A few weeks ago, Ghanaians became very expectant that there would be a breakthrough in the stalemate that has characterized the burial of the slain Dagbon Chief, Ya-Na Yakubu Andani II, through the intervention of the three eminent chiefs tasked to see to the proper handling of the customary aspects of the matter, to restore peace.
Unfortunately, the process had to be postponed indefinitely, because further consultations had to be made, that bordered on succession to the skin. It was sad that even as the cost of the absence of peace in Dagbon, has had an enormous toll on people living there, peace seems to be far away.
A suggestion by the General Secretary of the National Reform Party (NRP), Mr. Kyeretwie Opoku, also a Legal Practitioner, is worth taking serious note of. He has advised government to take charge of the Dagbon problem through ensuring justice, and improving the socio-economic lives of the people of the area.
He emphasized, that for a Republican state like Ghana, what we should be aiming at is focusing more on the things that unite us as a country, and not on traditional or ethnic boundaries, that emphasize on little enclaves.
The disruption of the socio-economic life in Dagbon has become a burden on the whole of Ghana, and it is about time we looked at a national solution to this seeming intractable problem.
Considering that the Abudu-Andani royals may constitute just about a small percentage of Dagombas, it would be unacceptable for us as a nation to watch them drag not just Dagbon, but also the whole Northern Region and its environs, and for that matter the whole nation into a state of turmoil.
In the days when Dagbon was an independent state, there could perhaps not have been much problem resolving this thorny issue of succession.
After all, in those days, it was easy to resolve such stalemates through fighting! Today, we all agree we cannot allow that to happen.
The state has the responsibility to maintain law and order. So the state must continue to monitor and prevent the situation from degenerating further. The focus of government so far however, seems to have been on seeing to the re instating of the chieftaincy of Dagbon, rather than focusing on bringing criminal justice to the people.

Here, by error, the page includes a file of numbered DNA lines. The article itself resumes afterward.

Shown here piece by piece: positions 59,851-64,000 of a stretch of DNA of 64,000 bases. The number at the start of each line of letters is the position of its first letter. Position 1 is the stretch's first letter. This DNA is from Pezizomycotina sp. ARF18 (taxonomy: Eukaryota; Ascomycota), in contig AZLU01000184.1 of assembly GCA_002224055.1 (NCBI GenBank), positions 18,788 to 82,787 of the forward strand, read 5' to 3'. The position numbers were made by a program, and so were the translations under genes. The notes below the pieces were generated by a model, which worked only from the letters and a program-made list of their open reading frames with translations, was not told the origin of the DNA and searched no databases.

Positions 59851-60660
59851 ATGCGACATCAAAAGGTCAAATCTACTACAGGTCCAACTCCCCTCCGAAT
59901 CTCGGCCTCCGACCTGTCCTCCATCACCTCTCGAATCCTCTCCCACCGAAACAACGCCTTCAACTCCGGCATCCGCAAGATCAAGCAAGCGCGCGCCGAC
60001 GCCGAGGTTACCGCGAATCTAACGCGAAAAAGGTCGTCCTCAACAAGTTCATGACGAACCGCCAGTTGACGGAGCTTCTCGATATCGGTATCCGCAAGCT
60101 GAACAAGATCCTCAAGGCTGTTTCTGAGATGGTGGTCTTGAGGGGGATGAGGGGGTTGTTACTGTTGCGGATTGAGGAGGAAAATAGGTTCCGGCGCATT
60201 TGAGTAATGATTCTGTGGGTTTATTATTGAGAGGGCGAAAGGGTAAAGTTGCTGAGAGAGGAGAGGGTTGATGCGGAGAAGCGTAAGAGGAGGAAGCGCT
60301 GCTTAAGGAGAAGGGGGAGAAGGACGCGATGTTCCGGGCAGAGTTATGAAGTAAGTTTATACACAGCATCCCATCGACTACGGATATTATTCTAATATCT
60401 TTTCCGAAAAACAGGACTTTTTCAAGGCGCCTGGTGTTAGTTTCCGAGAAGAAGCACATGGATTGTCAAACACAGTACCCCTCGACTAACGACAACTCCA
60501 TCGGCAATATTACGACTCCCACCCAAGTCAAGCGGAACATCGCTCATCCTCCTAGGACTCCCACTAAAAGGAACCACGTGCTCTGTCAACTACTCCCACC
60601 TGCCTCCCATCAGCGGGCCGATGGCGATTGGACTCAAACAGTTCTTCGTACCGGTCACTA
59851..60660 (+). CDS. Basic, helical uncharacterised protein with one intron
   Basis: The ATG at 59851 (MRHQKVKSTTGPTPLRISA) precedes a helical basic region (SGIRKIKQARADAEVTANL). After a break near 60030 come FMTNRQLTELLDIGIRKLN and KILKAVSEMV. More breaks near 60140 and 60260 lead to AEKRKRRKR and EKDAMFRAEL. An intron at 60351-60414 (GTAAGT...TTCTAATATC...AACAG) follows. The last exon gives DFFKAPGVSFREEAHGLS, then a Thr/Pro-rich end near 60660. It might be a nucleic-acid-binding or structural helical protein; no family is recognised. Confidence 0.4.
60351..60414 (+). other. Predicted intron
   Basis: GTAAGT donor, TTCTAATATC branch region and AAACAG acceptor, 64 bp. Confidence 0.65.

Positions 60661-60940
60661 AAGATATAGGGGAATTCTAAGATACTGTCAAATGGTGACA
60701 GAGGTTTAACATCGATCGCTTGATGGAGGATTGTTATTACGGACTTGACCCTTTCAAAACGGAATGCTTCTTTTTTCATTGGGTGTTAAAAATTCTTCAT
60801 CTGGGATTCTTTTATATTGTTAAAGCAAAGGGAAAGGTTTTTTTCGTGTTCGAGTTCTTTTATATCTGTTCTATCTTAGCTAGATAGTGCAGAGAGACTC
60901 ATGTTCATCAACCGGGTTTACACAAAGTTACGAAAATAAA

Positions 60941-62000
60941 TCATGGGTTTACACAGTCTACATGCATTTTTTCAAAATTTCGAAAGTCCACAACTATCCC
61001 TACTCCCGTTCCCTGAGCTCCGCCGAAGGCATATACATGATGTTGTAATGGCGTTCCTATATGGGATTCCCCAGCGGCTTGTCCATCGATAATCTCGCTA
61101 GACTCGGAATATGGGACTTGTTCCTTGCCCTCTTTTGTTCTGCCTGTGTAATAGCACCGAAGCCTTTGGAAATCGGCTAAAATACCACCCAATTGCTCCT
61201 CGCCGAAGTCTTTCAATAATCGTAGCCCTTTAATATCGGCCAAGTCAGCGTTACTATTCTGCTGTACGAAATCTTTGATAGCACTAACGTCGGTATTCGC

The handling of the criminal justice aspect of this matter by government so far has not been very complimentary. The preferring of murder charges against persons found to be in possession of the late Chief's body parts, leading to their subsequent acquittal, did not demonstrate seriousness at bringing the perpetrators to book.
Even the implementation of recommendations of Government's own White Paper on the Wuaku Commission report, was not comprehensive enough.
The fact that both the Andanis and Abudus kicked against the Wuaku Commission report, raises a credibility problem, and it should be possible to establish a more credible body to re-open investigations.
Beyond ensuring that justice is done, the other most important thing is to restore and improve on the socio-economic lives of the people.
The saying that, 'the devil finds work for idle hands,' is so apt a description of what may be happening in Dagbon. The numerous unemployed youth are ready to be deployed to fight because they see in such ventures an avenue to prove their self-worth, since the lack of opportunities has put them in a state of hopelessness.
A sure way to disengage these youth from becoming easy prey for the warlords therefore is to embark on an accelerated action to improve on their productive capacities, and provide them with the necessary skills, resources and employment avenues to enhance their socio-economic status.
We support this call, as we believe it would go a long way to reducing tension in Dagbon, and bring life to normalcy.